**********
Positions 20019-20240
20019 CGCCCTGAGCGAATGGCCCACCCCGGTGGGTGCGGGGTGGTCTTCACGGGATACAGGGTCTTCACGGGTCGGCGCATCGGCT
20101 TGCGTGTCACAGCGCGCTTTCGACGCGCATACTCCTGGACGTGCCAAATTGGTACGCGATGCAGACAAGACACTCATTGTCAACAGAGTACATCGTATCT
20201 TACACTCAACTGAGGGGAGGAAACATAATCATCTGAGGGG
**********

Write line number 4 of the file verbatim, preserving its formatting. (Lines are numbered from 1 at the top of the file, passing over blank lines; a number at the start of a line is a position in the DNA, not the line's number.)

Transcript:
20201 TACACTCAACTGAGGGGAGGAAACATAATCATCTGAGGGG